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Experimental Study of the Static and Dynamic Characteristics of a Long Smooth Seal With Two-Phase, Mainly-Air Mixtures

[+] Author Affiliations
Min Zhang, James E. Mclean, Jr., Dara W. Childs

Texas A&M University, College Station, TX

Paper No. GT2017-63988, pp. V07AT34A023; 12 pages
  • ASME Turbo Expo 2017: Turbomachinery Technical Conference and Exposition
  • Volume 7A: Structures and Dynamics
  • Charlotte, North Carolina, USA, June 26–30, 2017
  • Conference Sponsors: International Gas Turbine Institute
  • ISBN: 978-0-7918-5092-3
  • Copyright © 2017 by ASME


A 2-phase annular seal stand (2PASS) has been developed at the Turbomachinery Laboratory of Texas A&M University to measure the leakage and rotordynamic coefficients of division wall or balance-piston annular seals in centrifugal compressors. 2PASS was modified from an existing pure-air annular seal test rig. A special mixer has been designed to inject the oil into the compressed air, aiming to make a homogenous air-rich mixture.

Test results are presented for a smooth seal with an inner diameter D of 89.306 mm, a radial clearance Cr of 0.188 mm, and a length-to-diameter ratio L/D of 0.65. The test fluid is a mixture of air and Silicone oil (PSF-5cSt). Tests are conducted with inlet LVF = 0%, 2%, 5%, and 8%, shaft speed ω = 10, 15, and 20 krpm, and pressure ratio PR = 0.43, 0.5, and 0.57. The test seal is concentric with the shaft (centered), and the inlet pressure is 62.1 bars.

Complex dynamic stiffness coefficients are measured for the seal. The real parts are generally too dependent on excitation frequency Ω to be modeled by constant stiffness and virtual mass coefficients. The direct real dynamic stiffness coefficients are denoted as KΩ; the cross-coupled real dynamic stiffness coefficients are denoted as kΩ. The imaginary parts of the dynamic stiffness coefficients are modeled by frequency-independent direct C and cross-coupled c damping coefficients.

Test results show that the leakage and rotordynamic coefficients are remarkable impacted by changes in inlet LVF. Leakage mass flow rate drops slightly as inlet LVF increases from zero to 2%, and then increases with further increasing inlet LVF to 8%. As inlet LVF increases from zero to 8%, KΩ generally decreases except it increases as inlet LVF increases from zero to 2% when PR = 0.43. kΩ increases virtually with increasing inlet LVF from zero to 2%. As inlet LVF further increases to 8%, kΩ decreases or remains unchanged. C increases as inlet LVF increases; however, its rate of increase drops significantly at inlet LVF = 2%. Effective damping Ceff combines the stabilizing impact of C and the destabilizing impact of kΩ. Ceff is negative (destabilizing) for lower Ω values and becomes more destabilizing as inlet LVF increases from zero to 2%. It then becomes less destabilizing as inlet LVF is further increased to 8%.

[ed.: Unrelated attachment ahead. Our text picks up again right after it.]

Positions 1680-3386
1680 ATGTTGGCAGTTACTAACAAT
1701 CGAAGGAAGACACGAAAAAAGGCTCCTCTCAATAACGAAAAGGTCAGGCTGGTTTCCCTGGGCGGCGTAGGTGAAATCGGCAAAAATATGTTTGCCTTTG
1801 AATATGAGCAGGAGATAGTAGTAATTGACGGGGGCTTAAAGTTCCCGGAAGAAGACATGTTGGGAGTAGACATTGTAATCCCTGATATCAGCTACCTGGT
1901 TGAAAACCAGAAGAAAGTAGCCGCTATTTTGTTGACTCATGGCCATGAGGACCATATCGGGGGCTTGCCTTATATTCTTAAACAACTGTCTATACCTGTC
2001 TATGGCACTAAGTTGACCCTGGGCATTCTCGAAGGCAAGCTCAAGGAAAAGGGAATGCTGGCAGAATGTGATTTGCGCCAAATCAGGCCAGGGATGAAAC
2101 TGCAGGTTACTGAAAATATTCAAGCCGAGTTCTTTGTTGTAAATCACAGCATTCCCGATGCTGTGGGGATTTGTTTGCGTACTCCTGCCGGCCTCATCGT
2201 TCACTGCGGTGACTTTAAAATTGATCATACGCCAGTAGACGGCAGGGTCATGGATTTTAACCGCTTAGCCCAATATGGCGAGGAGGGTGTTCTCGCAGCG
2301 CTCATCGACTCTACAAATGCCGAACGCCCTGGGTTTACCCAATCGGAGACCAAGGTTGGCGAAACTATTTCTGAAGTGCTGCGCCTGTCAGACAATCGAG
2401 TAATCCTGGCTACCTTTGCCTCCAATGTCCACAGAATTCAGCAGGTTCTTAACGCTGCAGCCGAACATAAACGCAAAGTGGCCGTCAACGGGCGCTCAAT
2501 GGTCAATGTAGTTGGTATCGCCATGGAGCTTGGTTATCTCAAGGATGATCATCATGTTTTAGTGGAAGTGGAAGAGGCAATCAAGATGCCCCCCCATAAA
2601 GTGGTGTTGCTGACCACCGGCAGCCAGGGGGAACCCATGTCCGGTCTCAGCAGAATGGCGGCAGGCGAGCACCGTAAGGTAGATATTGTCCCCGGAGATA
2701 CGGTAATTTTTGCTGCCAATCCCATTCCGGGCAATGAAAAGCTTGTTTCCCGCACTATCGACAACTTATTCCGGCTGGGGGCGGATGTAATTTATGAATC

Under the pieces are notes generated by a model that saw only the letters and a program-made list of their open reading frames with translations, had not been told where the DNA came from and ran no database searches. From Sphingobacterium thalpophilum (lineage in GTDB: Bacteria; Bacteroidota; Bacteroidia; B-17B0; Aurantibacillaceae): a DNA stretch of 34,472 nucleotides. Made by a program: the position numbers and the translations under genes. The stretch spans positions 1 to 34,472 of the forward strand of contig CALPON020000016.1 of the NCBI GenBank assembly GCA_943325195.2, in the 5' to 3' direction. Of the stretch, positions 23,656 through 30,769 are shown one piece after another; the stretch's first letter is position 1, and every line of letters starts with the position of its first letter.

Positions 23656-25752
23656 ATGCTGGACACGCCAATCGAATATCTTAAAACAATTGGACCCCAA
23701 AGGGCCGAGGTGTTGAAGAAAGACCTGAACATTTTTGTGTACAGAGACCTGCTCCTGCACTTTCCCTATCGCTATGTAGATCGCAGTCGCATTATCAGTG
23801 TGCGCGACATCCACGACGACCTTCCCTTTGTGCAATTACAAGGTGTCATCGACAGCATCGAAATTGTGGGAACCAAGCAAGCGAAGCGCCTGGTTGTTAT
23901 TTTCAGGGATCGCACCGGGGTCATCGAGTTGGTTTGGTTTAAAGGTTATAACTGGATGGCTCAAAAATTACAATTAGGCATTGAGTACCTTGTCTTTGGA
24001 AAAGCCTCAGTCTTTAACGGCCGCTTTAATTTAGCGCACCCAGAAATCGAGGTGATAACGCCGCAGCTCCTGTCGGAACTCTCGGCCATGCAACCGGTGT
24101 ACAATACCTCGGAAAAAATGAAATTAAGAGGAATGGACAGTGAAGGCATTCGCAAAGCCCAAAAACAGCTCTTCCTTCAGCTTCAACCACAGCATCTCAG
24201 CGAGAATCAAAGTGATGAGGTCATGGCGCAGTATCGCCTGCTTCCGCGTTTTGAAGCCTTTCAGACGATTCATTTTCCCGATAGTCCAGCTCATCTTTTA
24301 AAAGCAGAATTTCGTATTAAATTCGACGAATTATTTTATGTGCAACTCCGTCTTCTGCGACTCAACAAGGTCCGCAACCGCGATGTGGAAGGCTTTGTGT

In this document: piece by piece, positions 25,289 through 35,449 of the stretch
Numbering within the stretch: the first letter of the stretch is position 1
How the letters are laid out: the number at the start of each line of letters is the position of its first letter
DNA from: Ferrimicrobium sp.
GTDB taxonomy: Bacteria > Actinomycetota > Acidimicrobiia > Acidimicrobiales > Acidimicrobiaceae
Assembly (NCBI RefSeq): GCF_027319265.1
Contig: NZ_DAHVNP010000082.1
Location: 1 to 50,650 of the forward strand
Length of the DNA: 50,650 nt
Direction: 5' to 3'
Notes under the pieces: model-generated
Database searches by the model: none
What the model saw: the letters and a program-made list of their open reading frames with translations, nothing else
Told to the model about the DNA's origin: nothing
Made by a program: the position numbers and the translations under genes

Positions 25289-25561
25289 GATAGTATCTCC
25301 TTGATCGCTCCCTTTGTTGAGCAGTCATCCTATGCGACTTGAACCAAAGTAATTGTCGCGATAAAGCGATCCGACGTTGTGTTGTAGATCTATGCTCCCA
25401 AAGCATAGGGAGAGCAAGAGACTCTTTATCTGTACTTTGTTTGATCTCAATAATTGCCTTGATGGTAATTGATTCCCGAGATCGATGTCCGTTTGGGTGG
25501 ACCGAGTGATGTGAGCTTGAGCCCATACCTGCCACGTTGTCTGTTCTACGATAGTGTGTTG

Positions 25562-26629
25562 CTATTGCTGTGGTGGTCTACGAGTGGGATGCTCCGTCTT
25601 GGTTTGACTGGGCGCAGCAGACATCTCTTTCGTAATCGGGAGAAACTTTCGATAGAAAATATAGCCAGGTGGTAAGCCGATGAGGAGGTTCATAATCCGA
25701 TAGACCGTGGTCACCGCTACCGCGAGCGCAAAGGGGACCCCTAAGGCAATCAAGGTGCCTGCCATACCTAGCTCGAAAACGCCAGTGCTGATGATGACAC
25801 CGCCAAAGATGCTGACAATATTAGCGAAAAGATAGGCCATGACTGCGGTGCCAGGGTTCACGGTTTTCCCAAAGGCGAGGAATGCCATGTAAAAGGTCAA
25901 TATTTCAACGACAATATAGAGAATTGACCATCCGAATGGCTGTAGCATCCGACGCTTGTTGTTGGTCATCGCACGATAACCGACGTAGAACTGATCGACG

Measured and rotordynamic coefficients are compared with predictions from XLHseal_mix, a program developed by San Andrés [1] based on a bulk-flow model, using the Moody wall-friction model while assuming constant temperature and a homogenous mixture.

Predicted values are close to measurements when inlet LVF = 0 and 2%, and are larger than measured values when inlet LVF = 5% and 8%. As with measurements, predicted drops slightly as inlet LVF increases from zero to 2%, and then increases with increasing inlet LVF further to 8%. However, in the inlet LVF range of 2∼8%, the predicted effects of inlet LVF on are weaker than measurements.

XLHseal_mix poorly predicts KΩ in most test cases. For all test cases, predicted KΩ decreases as inlet LVF increases from zero to 8%. The increase of KΩ induced by increasing inlet LVF from zero to 2% at PR = 0.43 is not predicted. C is reasonably predicted, and predicted C values are consistently smaller than measured results by 14∼34%. Both predicted and measured C increase as inlet LVF increases. kΩ and Ceff are predicted adequately at pure-air conditions, but not at most mainly-air conditions. The significant increase of kΩ induced by changing inlet LVF from zero to 2% is predicted. As inlet LVF increases 2% to 8%, predicted kΩ continue increasing versus that measured kΩ typically decreases. As with measurements, increasing inlet LVF from zero to 2% decreases the predicted negative values of Ceff, making the test seal more destabilizing. However, as inlet LVF increases further to 8%, the predicted negative values of Ceff drops versus measured values increase. For high inlet LVF values (5% and 8%), the predicted negative values of Ceff are smaller than measurements. So, the seal is actually more stable than predicted for high inlet LVF cases.

Copyright © 2017 by ASME



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